ClickStart over.Introduction:In many experiments, it is not clear immediately if the evidence favors one theoryor another. In these cases, statistical tests can be used to show how probable a given result willbe. In this extension activity, you will learn about a test called thechi-squared test, orχ2test.Question: How can you use a Chi-squared test to test a hypothesis?1.Create a hypothesis: Plant and grow theP1andF1seeds. Open theDevelop hypothesiswindow and fill in all of the possible genotypes for P1, F1, and P2 as you did before.Suppose you started with the hypothesis that the P1 plants wereanl/anl,YGR/YGRand theP2 plants wereANL/ANL,ygr/ygrIf that were true, what would be the genotype of the F1 plants?2.Model: As you did before, throwaway the P1 plants and pollinate theF1 plants. Harvest the resultingseeds into theF2seed bag.Suppose you had the hypothesisthat the F1 plants wereANL/anlYGR/ygr. Fill in the dihybrid Punnettsquare for this cross. If you want,color in the squares to show thecorresponding stem and leaf colors.3.Predict: Suppose you had a total of 16 offspring from this cross. How many of eachphenotype would you expect? Fill in the table with the expected values. Then, predict thenumber of offspring of each phenotype if there were 1,000 offspring, and fill in the secondrow of the table. (Hint: Divide by 16 and multiply by 1,000.).,Number ofoffspringPurple stem,green leafPurple stem,yellow leafGreen stem,green leafGreen stem,yellow leaf161,000Observed4. Grow: ClickReset. Grow the F2 seeds in both containers. Open theclipboardand add theobserved results of your trial to the table above. (Be sureAdd class datais turned off.)(Extension continued on next page)

2019Extension (continued from previous page)5.Calculate: A chi-squared test poses the question: If a given hypothesis is true, how likely is itthat the difference between the observed and expected results is due to chance? If theprobability is very lowthen the hypothesis can be rejected. If the probability is high it doesn’tmean the hypothesis is correct, just that it hasn’t been proven to be incorrect.To do a chi-squared test, first compare the observed results to the expected results. Foreach phenotype, list the observed value (o) and the expected value (e). Then, find thedeviation, oro–e. Square the deviations, and then divide by the expected values. Fill inthe table below for the “single trial” data.PhenotypePurple stem,green leafPurple stem,yellow leafGreen stem,green leafGreen stem,yellow leafObserved (o)Expected (e)Deviation (d) =o–eDeviation squared (d2)d2/eSum all thed2/evalues to find theχ2value:To find thedegrees of freedom, subtract 1 from the number of possible phenotypes:6.Analyze: The table below shows theχ2values, degrees of freedom, and the probability thatthe difference between the expected value and the observed value was just due to chance,rather than due to a flaw in the hypothesis. First, find the row of the table that corresponds tothe degrees of freedom. Then, read across to find theχ2value closest to the one youcalculated. Then, read up to estimate the probability of a chance occurrence.Degrees offreedomProbability that the deviation is due to chance90%80%70%50%30%20%10%5%1%10.0160.0640.1480.4551.0741.6422.7063.8416.63520.2110.4460.7131.3862.4083.2194.6055.9919.21030.5841.0051.4242.3663.6654.6426.2517.81511.34141.0641.6492.1953.3574.8785.9897.7799.48813.277What is the probability that the difference is due to chance?Based on this test, should the hypothesis be rejected?In general, the hypothesis is rejected if the probability that the deviation is due to chance isless than 5%. The chi-squared test cannot be used to accept a hypothesis, however.7. On your own: Turn onAdd class data. Using this data, repeat the chi-squared test, usingthe predictions you made in question 3. Describe your findings on an attached page.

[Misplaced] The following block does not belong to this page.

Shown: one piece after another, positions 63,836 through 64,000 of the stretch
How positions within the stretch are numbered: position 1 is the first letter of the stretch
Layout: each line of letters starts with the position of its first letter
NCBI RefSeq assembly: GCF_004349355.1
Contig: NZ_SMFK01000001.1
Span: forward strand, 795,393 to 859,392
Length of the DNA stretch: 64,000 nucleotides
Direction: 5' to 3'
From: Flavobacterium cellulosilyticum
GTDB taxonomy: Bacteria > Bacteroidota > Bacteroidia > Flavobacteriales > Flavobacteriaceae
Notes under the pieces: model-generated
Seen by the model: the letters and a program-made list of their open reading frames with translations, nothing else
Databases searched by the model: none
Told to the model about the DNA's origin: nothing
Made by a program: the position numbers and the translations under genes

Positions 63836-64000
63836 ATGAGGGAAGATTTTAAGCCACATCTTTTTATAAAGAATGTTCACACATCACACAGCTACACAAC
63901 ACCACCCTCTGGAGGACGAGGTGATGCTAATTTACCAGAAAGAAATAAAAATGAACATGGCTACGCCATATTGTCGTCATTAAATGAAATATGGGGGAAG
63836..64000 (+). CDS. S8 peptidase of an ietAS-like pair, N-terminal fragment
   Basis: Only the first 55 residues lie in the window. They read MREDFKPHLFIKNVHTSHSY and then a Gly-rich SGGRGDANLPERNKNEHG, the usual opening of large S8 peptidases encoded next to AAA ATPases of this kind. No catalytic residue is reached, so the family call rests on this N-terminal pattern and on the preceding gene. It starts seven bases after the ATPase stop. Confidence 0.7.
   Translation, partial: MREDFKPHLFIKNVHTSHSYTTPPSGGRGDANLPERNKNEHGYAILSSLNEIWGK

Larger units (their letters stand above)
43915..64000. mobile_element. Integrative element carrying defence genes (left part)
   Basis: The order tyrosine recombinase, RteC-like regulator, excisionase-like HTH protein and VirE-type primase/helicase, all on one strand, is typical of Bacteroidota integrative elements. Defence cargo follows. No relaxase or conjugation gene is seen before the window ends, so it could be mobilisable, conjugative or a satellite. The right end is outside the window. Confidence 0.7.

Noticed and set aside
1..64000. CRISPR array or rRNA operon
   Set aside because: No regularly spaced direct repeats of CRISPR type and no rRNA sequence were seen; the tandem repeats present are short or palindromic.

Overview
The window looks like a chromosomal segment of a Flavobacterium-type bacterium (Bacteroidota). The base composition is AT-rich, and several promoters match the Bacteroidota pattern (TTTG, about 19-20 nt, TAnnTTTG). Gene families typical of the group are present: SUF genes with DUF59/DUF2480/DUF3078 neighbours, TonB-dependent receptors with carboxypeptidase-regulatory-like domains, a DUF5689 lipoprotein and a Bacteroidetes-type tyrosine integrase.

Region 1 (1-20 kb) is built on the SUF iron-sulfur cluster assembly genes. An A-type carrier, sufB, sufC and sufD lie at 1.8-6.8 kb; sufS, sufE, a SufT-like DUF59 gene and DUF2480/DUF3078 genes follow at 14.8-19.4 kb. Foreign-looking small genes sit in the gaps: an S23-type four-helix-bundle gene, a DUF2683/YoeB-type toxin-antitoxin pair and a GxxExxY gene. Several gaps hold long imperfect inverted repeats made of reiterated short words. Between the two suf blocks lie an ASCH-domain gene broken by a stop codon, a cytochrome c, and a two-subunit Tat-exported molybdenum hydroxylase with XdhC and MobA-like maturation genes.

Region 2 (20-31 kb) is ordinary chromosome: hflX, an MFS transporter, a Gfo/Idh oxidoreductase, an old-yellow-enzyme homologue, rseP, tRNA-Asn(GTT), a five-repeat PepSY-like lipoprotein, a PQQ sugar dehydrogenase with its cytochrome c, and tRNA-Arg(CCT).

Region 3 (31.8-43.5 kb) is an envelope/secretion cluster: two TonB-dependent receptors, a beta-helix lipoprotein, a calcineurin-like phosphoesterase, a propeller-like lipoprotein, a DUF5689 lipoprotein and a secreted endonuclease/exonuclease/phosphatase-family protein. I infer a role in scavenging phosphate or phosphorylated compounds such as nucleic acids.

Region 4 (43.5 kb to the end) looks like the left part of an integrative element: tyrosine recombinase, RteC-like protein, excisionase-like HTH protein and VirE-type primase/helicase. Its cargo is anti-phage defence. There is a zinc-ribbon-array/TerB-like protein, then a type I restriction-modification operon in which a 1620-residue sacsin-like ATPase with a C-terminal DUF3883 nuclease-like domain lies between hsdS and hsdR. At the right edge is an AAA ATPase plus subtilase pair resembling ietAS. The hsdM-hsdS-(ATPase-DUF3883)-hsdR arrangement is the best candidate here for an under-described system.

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Zygosity, Fast Plants laboratory